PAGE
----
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The Mothers in Our Lives

Director’s Reflection

One needs to take Church metaphors seriously, but not literally.  For example, one might say that Mary is the Mother of the Church.  And one might say that the Church is our Mother.  But one probably should not say, therefore, that Mary is our grandmother.

But today is Mother’s Day, giving us occasion to think about, and be grateful for, the mothers in our lives.  Our natural mothers, those who acted as mothers, and the discovery of mothering impulses in our hearts. 

And, of course, May is the month of Mary, Jesus’ mother and our Mother.  A classic Marian prayer, not much in use today, is the “Memorare.”  It goes like this:

Remember, O Most Gracious Virgin Mary, that never was it known that anyone who fled to your protection, implored your help, or sought your intercession was left unaided. Inspired by this confidence, I fly unto you, O Virgin of Virgins, my mother. To you I come, before you I stand, sinful and sorrowful.  O Mother of the Word incarnate, despise not our petitions, but in your mercy, hear and answer me. Amen.

Recently a writer in the Jesuit magazine America noted that this prayer may be especially powerful in a time when depression and anxiety are epidemic among younger people.  As the young writer reflected:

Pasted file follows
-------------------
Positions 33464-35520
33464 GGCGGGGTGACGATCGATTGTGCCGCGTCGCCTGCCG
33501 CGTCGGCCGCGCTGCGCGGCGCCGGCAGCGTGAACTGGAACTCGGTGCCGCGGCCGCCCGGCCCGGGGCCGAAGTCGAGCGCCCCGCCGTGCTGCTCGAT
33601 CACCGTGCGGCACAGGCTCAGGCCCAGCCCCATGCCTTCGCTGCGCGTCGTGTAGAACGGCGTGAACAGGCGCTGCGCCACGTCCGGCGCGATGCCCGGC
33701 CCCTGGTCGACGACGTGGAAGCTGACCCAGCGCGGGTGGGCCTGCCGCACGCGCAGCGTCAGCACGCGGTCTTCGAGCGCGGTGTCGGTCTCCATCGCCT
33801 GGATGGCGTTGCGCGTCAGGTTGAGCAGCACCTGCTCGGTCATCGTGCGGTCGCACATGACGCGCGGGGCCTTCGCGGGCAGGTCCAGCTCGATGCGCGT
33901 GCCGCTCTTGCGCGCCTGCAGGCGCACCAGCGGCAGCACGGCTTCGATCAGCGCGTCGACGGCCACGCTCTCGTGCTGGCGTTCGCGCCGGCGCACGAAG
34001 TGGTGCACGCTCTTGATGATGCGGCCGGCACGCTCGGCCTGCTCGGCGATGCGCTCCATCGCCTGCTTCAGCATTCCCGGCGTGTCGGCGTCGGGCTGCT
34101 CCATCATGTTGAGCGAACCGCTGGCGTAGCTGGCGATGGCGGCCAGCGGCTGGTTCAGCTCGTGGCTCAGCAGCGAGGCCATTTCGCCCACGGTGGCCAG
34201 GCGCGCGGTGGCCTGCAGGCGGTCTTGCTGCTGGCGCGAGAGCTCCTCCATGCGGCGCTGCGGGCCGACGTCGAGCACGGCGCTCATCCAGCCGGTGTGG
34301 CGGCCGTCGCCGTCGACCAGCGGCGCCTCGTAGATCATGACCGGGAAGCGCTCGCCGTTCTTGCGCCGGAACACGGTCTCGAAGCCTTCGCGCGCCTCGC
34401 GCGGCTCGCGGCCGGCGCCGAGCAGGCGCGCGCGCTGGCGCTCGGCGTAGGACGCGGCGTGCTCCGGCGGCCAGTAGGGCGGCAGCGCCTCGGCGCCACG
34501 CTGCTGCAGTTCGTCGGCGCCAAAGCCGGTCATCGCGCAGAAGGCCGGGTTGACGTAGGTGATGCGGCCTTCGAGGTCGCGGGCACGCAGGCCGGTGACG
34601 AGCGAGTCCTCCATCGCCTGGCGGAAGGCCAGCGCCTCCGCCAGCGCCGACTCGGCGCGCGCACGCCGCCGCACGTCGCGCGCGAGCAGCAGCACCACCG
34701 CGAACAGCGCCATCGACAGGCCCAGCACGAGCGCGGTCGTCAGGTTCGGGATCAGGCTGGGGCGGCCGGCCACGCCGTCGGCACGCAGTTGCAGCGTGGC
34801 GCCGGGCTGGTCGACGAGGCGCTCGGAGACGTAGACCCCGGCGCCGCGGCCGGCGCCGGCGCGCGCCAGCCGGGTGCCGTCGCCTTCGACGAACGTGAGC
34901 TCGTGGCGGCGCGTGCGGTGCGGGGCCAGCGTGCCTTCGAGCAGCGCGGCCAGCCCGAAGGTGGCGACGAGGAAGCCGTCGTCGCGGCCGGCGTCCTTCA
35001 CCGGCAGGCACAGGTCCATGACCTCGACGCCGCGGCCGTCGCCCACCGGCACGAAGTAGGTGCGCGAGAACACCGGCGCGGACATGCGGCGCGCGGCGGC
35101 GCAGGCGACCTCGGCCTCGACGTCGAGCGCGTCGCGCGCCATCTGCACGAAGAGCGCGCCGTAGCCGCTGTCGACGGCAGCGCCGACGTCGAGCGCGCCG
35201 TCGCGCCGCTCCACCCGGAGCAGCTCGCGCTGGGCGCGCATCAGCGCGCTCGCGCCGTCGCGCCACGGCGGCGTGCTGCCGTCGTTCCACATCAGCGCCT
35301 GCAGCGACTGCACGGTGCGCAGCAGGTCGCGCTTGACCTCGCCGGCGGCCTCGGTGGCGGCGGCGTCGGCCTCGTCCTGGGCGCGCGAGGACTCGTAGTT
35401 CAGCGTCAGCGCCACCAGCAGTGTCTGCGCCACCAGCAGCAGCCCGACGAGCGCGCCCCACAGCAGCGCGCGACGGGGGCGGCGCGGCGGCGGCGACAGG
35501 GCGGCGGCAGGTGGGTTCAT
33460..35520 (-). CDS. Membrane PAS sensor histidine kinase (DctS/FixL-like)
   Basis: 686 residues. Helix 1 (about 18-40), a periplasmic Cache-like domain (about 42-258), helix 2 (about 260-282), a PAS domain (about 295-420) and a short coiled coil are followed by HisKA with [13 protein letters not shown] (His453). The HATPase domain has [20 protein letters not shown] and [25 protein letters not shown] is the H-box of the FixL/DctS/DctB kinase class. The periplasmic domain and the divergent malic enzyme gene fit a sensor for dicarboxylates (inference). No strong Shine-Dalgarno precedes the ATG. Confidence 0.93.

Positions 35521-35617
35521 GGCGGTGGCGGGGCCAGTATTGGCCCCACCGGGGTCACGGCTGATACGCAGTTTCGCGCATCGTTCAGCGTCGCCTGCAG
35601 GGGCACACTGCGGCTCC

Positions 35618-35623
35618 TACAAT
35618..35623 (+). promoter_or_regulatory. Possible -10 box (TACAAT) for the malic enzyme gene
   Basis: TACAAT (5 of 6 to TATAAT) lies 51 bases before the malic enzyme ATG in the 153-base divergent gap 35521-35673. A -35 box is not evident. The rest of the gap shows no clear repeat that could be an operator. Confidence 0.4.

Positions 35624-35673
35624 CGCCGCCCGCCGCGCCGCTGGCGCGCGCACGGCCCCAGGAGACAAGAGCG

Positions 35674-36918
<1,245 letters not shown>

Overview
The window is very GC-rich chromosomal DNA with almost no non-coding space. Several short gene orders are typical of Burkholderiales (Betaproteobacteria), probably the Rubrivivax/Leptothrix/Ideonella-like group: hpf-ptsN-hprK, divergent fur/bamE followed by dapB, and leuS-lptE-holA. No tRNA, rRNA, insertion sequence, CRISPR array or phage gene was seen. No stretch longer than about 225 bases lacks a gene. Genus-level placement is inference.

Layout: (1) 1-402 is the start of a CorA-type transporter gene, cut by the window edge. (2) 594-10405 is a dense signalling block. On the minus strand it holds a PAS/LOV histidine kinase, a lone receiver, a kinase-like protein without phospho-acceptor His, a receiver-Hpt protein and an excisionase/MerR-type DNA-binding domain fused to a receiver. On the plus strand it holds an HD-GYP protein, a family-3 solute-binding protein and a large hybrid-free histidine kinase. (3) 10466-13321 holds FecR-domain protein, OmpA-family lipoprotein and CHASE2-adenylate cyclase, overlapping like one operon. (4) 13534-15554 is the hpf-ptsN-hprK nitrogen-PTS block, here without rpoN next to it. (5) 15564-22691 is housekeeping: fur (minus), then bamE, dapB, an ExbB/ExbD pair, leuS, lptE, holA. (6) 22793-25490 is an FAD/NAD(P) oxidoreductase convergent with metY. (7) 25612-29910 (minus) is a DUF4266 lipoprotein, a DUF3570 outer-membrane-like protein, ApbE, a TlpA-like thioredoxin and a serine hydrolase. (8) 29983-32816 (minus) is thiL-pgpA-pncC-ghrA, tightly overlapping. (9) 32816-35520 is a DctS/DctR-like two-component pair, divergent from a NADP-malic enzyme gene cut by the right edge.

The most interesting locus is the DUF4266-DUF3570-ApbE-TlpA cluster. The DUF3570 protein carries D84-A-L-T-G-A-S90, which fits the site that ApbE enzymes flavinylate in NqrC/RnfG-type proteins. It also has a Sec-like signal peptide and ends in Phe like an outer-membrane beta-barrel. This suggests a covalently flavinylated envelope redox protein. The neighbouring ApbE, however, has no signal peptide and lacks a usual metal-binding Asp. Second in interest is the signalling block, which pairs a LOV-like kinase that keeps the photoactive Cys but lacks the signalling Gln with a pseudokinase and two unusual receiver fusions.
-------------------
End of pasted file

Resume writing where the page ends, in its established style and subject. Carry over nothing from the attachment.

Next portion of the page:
As a young Catholic woman working in media, conveniently in the middle of her ‘quarter-life crisis,’ living and attending school in one of the most costly cities in the world, I worry a lot. Like, a lot. I often compare myself to other thriving 20-somethings who are successful or financially stable. Those who seem to have their futures figured out, their whole act together (at least on social media). It’s like watching a movie trailer: you only see the good stuff. Anxiety is a daily battle, a constant negative voice in your head telling you you’re not good enough…But I’ve learned over time that both gratitude and grace can help fight the demons of anxiety.  The Memorare is my shield. It inspires me to be  confident, to have faith in everything that I do and to remember my own worth…Like Mary, I aspire to live confidently, with a grateful, forgiving and servant heart and to let God lead me where He wants me. To let go of the fear and say yes, even and especially when I don’t feel it.  My story is just getting started.

How do we retrieve a strong Marian spirituality for our time?  I would submit that the Memorare is one powerful tool. 

What do you think? 

And let us pray for/with one another.
The Paulist Center